Research Article: Identification and characterization of endophytic bacteria isolated from in vitro cultures of peach and pear rootstocks

Date Published: June 3, 2016

Publisher: Springer Berlin Heidelberg

Author(s): Fakhra Liaqat, Rengin Eltem.

http://doi.org/10.1007/s13205-016-0442-6

Abstract

Endophytes are microorganisms which live symbiotically with almost all varieties of plant and in turn helping the plant in a number of ways. Instead of satisfactory surface sterilization approaches, repeatedly occurring bacterial growth on in vitro rootstock cultures of peach and pear was identified and isolated as endophytic bacteria in our present study. Five different isolates from peach rootstocks were molecularly identified by 16S rRNA gene sequencing as Brevundimonas diminuta, Leifsonia shinshuensis, Sphingomonas parapaucimobilis Brevundimonas vesicularis, Agrobacterium tumefaciens while two endophytic isolates of pear were identified as Pseudoxanthomonas mexicana, and Stenotrophomonas rhizophilia. Identified endophytes were also screened for their potential of plant growth promotion according to indoleacetic acid (IAA) production, nitrogen fixation, solubilization of phosphate and production of siderophore. All seven endophytic isolates have shown positive results for IAA, nitrogen fixation and phosphate solubilization tests. However, two out of seven isolates showed positive results for siderophore production. On the basis of these growth promoting competences, isolated endophytes can be presumed to have significant influence on the growth of host plants. Future studies required to determine the antimicrobial susceptibility profile and potential application of these isolates in biological control, microbial biofertilizers and degradative enzyme production.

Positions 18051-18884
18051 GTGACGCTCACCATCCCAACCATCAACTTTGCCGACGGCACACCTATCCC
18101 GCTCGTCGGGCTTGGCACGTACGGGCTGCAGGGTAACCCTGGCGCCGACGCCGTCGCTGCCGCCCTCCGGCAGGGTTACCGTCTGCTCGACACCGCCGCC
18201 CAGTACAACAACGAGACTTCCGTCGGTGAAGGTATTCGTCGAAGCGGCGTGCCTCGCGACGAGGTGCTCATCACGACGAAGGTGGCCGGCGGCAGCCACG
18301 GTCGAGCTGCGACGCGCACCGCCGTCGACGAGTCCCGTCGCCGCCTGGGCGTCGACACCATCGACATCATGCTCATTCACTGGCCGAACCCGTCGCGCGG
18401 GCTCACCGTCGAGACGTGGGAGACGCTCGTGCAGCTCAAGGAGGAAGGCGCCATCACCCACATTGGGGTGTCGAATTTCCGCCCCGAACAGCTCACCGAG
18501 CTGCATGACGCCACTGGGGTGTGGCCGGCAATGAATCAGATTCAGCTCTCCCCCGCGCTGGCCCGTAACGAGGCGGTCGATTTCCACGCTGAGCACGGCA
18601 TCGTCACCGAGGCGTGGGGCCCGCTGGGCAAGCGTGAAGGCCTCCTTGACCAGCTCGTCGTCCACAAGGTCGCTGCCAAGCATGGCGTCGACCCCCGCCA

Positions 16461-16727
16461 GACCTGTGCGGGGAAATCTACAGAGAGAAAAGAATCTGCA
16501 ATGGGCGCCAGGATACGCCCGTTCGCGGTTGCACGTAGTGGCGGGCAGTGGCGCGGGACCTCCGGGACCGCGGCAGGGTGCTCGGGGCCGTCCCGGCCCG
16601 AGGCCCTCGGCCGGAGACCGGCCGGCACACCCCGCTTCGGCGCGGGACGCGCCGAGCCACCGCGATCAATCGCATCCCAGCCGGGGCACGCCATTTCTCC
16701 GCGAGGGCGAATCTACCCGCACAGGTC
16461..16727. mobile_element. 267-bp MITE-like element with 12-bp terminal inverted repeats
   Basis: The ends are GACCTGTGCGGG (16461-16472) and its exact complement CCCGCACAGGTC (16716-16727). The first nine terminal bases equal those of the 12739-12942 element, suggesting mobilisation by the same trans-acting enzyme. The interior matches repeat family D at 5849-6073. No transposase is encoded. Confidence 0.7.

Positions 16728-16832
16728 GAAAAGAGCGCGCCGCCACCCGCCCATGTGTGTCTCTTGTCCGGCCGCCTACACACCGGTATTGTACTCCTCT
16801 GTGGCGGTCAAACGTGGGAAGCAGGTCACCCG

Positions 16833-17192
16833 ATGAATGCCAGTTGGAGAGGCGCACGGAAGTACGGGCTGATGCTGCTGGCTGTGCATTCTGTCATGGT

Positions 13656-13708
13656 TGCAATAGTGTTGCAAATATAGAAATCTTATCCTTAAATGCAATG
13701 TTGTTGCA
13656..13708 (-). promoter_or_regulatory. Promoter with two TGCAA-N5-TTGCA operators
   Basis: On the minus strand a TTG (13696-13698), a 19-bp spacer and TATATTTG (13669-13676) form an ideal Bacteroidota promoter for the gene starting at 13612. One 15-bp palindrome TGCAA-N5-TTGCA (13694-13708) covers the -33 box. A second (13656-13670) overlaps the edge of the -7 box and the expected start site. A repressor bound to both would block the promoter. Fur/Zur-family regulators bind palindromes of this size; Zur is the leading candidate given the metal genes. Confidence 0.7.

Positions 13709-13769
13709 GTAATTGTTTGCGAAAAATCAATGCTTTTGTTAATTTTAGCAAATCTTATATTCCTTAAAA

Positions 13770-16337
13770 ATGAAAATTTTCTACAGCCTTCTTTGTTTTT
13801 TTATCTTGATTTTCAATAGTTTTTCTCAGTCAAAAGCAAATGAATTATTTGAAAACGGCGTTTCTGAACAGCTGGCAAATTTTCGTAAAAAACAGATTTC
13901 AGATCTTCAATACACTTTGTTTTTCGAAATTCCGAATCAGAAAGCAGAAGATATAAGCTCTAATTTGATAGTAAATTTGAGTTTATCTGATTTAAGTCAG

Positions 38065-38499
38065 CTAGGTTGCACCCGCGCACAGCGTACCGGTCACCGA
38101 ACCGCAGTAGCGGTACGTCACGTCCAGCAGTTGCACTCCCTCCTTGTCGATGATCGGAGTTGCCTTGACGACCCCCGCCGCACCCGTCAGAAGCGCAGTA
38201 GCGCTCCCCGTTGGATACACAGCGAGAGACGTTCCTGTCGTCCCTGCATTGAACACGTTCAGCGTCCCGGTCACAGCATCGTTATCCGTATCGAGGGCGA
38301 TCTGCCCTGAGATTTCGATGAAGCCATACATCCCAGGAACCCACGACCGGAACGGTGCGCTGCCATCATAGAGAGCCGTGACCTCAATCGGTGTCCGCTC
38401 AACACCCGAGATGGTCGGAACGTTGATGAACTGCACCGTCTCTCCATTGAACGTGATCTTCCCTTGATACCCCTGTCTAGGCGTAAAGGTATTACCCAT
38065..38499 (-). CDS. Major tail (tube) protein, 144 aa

Partial Text